It is irrelevant if I agree or disagree with a plan. It is their plan. I feel FC Dallas has been successful.
It takes years of consistency and a vision to accomplish what they have done in the last ten years. They have successfully created an identity and are giving young players important key minutes on the field, and a lot of them.
FC Dallas has signed 15 Homegrown players coached by Gonzalez.
Diane Scavuzzo: As the former Youth National Team Coach, what is one thing you miss the most?
Shaun Tsakiris: Shaping players — having an impact on young players on and off the field. As much as I loved and am proud of my time with U.S. Soccer, once the Residency Program went away, I felt I was no longer able to make the same impact.
Without the residency program, I spent more monitoring and evaluating players instead of developing them — and I didn’t get into this sport to watch players but to shape them.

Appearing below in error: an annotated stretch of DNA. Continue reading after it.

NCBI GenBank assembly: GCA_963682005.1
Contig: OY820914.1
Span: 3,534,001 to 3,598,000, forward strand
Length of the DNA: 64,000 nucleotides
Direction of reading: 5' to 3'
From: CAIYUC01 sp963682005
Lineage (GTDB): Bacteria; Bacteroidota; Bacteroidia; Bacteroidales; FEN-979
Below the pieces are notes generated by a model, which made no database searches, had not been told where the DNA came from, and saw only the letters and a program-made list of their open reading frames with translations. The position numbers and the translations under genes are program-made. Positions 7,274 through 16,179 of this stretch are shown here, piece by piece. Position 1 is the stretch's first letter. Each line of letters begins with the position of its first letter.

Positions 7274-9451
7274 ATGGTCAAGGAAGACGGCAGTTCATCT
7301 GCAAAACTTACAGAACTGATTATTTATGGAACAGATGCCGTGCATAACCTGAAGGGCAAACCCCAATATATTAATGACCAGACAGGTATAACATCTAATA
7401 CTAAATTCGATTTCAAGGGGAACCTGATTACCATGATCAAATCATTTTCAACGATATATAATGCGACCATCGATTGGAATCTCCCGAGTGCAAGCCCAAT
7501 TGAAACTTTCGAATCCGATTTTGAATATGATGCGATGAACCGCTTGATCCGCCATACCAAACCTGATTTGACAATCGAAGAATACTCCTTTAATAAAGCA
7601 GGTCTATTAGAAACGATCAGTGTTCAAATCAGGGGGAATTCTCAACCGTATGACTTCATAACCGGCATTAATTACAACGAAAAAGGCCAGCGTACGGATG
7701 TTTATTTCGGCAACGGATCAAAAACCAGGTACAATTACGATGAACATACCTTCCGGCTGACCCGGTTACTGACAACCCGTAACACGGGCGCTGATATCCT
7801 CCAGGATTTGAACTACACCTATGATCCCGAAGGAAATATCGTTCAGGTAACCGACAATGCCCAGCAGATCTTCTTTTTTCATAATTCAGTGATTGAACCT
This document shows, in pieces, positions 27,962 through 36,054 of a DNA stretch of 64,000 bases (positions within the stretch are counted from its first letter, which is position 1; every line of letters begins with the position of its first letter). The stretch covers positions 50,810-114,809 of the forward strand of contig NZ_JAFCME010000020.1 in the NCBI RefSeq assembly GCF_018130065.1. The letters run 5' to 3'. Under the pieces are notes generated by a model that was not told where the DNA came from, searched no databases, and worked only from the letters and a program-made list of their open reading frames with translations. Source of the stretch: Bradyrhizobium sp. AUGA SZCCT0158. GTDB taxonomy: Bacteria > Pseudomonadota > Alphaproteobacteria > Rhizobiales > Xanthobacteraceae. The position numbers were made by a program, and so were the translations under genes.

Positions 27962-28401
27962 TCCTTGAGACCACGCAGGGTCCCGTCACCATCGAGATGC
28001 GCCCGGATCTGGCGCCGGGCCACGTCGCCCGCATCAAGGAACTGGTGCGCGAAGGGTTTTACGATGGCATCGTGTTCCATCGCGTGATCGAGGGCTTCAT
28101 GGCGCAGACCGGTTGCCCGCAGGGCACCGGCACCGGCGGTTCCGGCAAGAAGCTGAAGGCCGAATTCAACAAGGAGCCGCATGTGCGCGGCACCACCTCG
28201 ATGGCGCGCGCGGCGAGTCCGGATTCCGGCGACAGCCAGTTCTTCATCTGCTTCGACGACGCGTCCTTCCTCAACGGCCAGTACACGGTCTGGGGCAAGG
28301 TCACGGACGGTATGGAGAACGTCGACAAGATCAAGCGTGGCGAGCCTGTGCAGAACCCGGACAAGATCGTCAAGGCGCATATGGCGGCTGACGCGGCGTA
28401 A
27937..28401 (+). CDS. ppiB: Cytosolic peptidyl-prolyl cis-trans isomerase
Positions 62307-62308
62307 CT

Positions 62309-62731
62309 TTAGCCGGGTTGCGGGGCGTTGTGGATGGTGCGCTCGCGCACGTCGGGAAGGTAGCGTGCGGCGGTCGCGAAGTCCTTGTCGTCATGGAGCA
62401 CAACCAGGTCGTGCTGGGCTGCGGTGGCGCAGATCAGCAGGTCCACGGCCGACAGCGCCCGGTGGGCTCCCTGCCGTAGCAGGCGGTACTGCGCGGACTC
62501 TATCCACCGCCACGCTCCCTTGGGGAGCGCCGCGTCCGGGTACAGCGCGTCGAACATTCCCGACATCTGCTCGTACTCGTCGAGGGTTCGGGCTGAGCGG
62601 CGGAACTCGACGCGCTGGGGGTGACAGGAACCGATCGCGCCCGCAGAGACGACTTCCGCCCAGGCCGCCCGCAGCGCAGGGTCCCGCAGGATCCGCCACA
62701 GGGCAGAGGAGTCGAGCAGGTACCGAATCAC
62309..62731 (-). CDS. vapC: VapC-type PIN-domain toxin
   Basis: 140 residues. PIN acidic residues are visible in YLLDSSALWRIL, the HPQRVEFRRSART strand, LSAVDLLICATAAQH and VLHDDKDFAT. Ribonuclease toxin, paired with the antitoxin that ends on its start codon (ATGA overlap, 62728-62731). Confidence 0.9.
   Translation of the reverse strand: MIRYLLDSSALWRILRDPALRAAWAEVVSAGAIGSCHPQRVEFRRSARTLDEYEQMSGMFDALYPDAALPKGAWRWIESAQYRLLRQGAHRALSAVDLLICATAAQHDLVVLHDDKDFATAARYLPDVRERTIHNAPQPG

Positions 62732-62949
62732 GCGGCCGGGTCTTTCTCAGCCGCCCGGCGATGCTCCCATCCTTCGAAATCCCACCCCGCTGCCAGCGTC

I didn’t feel like I had an impact on young players because I was not with them consistently.
I was not with them enough time.
I enjoyed every minute of working with this program.
This was a big reason why I chose to step away from the national youth teams.
After 18 years as the symbol of U.S. Soccer’s dedication to player development, the U17 Residency program in Bradenton, Florida closed in the spring of 2017. Landon Donovan, DaMarcus Beasley, Jozy Altidore and Michael Bradley are just a few of the 33 players who advanced from Residency to the National team.
LOS GATOS UNITED will be offering Summer Soccer Camps for players of all levels starting in June. For more information, please visit Los Gatos United
Read Shaun Tsakiris on Los Gatos … “There’s something special about this town and the pride it has for soccer.”